Rob Smyth finds something comforting in the recurring nightmare of an England batting collapse.
First published in 2013
A study by Harvard University and Google in 2010 suggested that there were 1,022,000 words in the English language. Sometimes all 1,022,000 are redundant, as a look can convey something more powerfully than even the most eloquent tongue. I am in love with you; I am in hate with you; I am truly sorry; and have you seen the bloody England score?
You could make a great silent movie out of reactions to an England batting collapse. All it would require is a series of variations on one basic look. It’s a look English cricket fans know intimately, pitched somewhere between exasperation and hilarity – or, in this acronymous age, between FFS and LOL. Watching England lose five wickets for eight runs to some wobbly dobber is such a perfect introduction to life’s vicissitudes that they should stick it on the curriculum.
For those who grew up in the 1980s and ’90s, adolescence was a relentless trial of beavering self-doubt, crushing insecurity and England batting collapses. At least the latter offered a little levity. Even now, the sight of England’s middle order disappearing in a hurry leaves grown adults tittering at the back. It would be difficult to explain to sports fans in most other countries; in England, however, gallows humour and self-deprecation have always been vital comedic devices. It’s not quite self-schadenfreude, as that’s an oxymoron, but it’s as close as you can get. It’s not that we don’t want England to win; quite the contrary. But if you can’t laugh at your own team, who can you laugh at?
Everyone has a favourite collapse. It might be Melbourne 1990, when England slipped from 103 for 1 and 147 for 4 to 150 all out, surrendering another Ashes series faster than you could say “squeaky-Pom time”. Or Headingley 1992, when 270 for 1 and 292 for 2 became 320 all out in a mesmeric blur of reverse swing from Waqar Younis, and England’s numbers six to 11 scored a gloriously pathetic two runs between them. Or the 1979 World Cup final, when the middle order went roaming in the gloaming against Joel Garner and lost their last eight wickets for 11.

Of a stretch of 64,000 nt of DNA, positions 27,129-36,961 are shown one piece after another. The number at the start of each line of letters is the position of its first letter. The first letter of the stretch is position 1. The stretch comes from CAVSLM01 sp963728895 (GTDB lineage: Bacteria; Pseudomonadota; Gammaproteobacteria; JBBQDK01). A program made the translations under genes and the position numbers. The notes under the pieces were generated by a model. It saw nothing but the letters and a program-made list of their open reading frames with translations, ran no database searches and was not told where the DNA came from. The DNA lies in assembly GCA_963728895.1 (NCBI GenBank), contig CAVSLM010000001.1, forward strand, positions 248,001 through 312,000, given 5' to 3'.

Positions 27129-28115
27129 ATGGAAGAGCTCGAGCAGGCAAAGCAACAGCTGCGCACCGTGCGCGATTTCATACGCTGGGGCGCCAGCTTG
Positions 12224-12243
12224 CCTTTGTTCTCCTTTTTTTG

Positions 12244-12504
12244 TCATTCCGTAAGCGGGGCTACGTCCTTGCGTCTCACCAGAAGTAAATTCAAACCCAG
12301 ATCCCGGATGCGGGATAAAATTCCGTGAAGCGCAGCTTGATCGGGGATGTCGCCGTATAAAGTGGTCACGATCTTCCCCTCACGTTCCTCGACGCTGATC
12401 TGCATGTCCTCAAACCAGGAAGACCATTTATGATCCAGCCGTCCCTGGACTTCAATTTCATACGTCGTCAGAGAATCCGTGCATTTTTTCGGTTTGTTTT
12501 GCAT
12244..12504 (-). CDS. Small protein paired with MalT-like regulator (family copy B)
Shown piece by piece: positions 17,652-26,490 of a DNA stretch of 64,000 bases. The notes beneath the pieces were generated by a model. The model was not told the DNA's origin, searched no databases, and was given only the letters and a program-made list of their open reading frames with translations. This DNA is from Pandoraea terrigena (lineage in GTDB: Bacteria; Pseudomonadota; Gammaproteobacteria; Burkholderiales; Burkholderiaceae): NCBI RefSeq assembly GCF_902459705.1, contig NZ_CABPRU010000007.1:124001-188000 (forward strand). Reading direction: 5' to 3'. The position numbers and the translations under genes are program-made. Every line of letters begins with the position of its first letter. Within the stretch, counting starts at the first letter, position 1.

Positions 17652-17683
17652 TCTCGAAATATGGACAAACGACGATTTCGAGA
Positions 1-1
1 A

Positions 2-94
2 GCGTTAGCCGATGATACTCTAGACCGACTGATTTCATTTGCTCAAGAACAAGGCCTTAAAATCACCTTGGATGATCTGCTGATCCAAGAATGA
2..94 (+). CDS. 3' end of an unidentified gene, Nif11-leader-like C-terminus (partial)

Generally, sport is far too important for such a reaction, especially in the 21st century, although there are hints of a similar culture in Scottish football and English tennis. Yet even they do not quite compare to an England batting collapse, which has an exquisite pain all of its own.
It is one of life’s more perverse pleasures, a dry celebration of your own hopes being crushed in the comedy style. It’s also one of life’s great shared experiences – the guilty pleasure it’s OK to admit, because everyone else is at it. Maybe there’s an element of the support group too: a shambles shared is a shambles halved. You certainly need some coping mechanism. At times it feels like some corner of a foreign field is forever hosting an England batting collapse.
One corner in particular will always be associated with this particular sub-genre of failure: Adelaide. After Shane Warne’s awesome heist in 2006, the entire extended English cricket family was left with a million-yard stare. Occasionally these collapses are too traumatic for even wry amusement. At Barbados in 1990, when a heroic rearguard from Robin Smith and Jack Russell, two of cricket’s most likeable characters, was ended by Curtly Ambrose’s first great wrecking spree, Wisden Cricket Monthly said it “brought a lump to the throat”.
While many of England’s collapses have been to mediocre spinners or workaday seamers, a few have been the consequence of greatness in the opposition – a greatness that cricket’s two-eyed nature allows us to appreciate, even if it’s only with hindsight. Warne; Ambrose; Ambrose again when England were obliterated for 46; Glenn Effing McGrath, to give him his full name. And of course Pakistan, who script more English collapses per head than any other country. The summer of 1992 will forever be the summer of the English collapse, when Waqar, Wasim Akram and Mushtaq Ahmed regularly ensured the tail started at number four or five.
When England exhibited a remorseless excellence in 2010–11 – with a couple of collapses for the road at Perth and Trent Bridge, of course – it was genuinely unsettling. If we hadn’t seen such poverty we could live with being rich. Then, on the first morning of the first Test against Pakistan in 2012, England’s first as No.1 in the world, they collapsed to 43 for 5. The world was back on its axis and three of those 1,022,000 words in the English language – England, batting and collapse – were back where they belonged. Together.